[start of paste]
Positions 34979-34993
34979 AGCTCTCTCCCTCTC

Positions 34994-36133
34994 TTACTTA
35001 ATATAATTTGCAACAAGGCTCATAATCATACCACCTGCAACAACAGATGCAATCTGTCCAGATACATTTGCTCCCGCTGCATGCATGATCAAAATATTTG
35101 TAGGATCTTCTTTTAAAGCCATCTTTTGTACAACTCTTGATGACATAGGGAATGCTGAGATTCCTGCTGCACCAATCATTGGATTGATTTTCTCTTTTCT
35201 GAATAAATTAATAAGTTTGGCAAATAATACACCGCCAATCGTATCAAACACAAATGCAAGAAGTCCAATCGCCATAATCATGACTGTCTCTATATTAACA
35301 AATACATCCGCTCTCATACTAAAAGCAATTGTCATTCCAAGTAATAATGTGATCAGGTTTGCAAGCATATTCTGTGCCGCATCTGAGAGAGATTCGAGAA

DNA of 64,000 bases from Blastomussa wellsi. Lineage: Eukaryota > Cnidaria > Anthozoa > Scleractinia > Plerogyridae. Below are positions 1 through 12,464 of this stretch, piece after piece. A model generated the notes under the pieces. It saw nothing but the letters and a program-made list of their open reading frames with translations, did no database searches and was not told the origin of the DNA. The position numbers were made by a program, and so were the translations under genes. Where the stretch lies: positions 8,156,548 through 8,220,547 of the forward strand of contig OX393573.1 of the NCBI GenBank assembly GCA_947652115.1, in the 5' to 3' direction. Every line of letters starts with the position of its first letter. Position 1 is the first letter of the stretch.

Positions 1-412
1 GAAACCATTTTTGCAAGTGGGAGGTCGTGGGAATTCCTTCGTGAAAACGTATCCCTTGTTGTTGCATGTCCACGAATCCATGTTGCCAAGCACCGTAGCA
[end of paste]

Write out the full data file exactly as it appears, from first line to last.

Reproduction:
Positions 34979-34993
34979 AGCTCTCTCCCTCTC

Positions 34994-36133
34994 TTACTTA
35001 ATATAATTTGCAACAAGGCTCATAATCATACCACCTGCAACAACAGATGCAATCTGTCCAGATACATTTGCTCCCGCTGCATGCATGATCAAAATATTTG
35101 TAGGATCTTCTTTTAAAGCCATCTTTTGTACAACTCTTGATGACATAGGGAATGCTGAGATTCCTGCTGCACCAATCATTGGATTGATTTTCTCTTTTCT
35201 GAATAAATTAATAAGTTTGGCAAATAATACACCGCCAATCGTATCAAACACAAATGCAAGAAGTCCAATCGCCATAATCATGACTGTCTCTATATTAACA
35301 AATACATCCGCTCTCATACTAAAAGCAATTGTCATTCCAAGTAATAATGTGATCAGGTTTGCAAGCATATTCTGTGCCGCATCTGAGAGAGATTCGAGAA

DNA of 64,000 bases from Blastomussa wellsi. Lineage: Eukaryota > Cnidaria > Anthozoa > Scleractinia > Plerogyridae. Below are positions 1 through 12,464 of this stretch, piece after piece. A model generated the notes under the pieces. It saw nothing but the letters and a program-made list of their open reading frames with translations, did no database searches and was not told the origin of the DNA. The position numbers were made by a program, and so were the translations under genes. Where the stretch lies: positions 8,156,548 through 8,220,547 of the forward strand of contig OX393573.1 of the NCBI GenBank assembly GCA_947652115.1, in the 5' to 3' direction. Every line of letters starts with the position of its first letter. Position 1 is the first letter of the stretch.

Positions 1-412
1 GAAACCATTTTTGCAAGTGGGAGGTCGTGGGAATTCCTTCGTGAAAACGTATCCCTTGTTGTTGCATGTCCACGAATCCATGTTGCCAAGCACCGTAGCA